>>> Tweet during the day of April 22nd about how you and/or your organization are impacted by the arts in Philadelphia using the hash tag #RestoreArtsFundingPHL
>>> Tweet to Council President Clarke @Darrell_Clarke to #RestoreArtsFundingPHL
>>> Ask your followers to tweet about how the arts in Philadelphia impact their lives using the hashtag #RestoreArtsFundingPHL
>>> Retweet some of your favorite responses
>>> Follow @GroundSwell_PA and @PhilaCulturalFund as they live-tweet the public testimony”
You barely have to wake up for that shit. Nicole Allen, Cultural Alliance Director of Policy and Community Engagement, said “We need to show City Council that Philadelphians from every neighborhood care about the future of arts & culture in our city … Restoring the budget for the Philadelphia Cultural Fund is a big part of that future, so we’re asking anyone who values Philly’s cultural community to get involved and take action for PCF on Philadelphia Arts Advocacy Day.” And considering how little they are asking of you — you can sign their petition here and you were going to be tweeting all day anyway — you have no excuse.
Somewhere we have heard this before: According to Main Line Media News, Radnor Township residents are falling victim to gypsies and “gypsy style” scams. [Note: Google image searching "gypsy style" will bring you pictures of everyone you hated your freshman year of college.] Here’s what is going on:
Every spring and summer, the local area has had an increase in ‘gypsy and traveler’ activity. To law enforcement agencies, the word ‘gypsy’ refers to people who travel in small groups across the country perpetrating crimes of theft, burglary, and fraud.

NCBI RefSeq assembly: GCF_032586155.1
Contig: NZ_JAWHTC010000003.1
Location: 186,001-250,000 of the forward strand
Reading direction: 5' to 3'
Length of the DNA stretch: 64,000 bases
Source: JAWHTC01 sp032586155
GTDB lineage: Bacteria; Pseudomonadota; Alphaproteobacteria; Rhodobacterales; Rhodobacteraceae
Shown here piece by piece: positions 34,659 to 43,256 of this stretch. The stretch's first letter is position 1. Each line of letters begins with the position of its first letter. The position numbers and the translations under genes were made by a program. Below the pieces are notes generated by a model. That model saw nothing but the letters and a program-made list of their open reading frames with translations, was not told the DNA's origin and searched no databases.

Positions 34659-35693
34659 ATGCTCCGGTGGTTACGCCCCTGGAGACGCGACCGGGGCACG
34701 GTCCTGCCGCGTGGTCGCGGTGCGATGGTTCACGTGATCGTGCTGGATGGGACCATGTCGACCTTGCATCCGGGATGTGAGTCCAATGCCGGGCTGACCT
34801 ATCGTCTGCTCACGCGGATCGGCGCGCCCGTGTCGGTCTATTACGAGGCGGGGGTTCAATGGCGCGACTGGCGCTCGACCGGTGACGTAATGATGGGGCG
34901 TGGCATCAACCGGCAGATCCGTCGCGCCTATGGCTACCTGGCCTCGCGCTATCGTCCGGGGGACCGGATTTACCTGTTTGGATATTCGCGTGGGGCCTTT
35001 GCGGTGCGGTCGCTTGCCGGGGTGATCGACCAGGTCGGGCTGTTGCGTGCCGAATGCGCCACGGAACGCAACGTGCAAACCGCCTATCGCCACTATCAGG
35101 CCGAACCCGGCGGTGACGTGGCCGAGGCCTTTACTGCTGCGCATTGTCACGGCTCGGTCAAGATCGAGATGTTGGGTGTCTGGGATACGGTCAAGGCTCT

During this same time of year, traveling home improvement workers, often called ‘travelers or Irish travelers,’ invade communities throughout the area, preying upon unsuspecting homeowners, often times the elderly, going door to door offering to pave or seal driveways at a very cheap price.”
Oh Radnor, have you learned nothing from Whitemarsh? As Main Line Media points out, “Homeowners should be suspicious of anyone who knocks on their doors with offers that sound too good to be true.” We would like to add this caveat: In this day and age, you should be suspicious of anyone at all who knocks on your door.
Any story that mentions Patti Labelle from now on must mention her pool walking and this one is no different: Some people were duped by a satirical story on a satirical website the other day that said Patti Labelle got in a fistfight with Aretha Franklin. Aretha was not amused.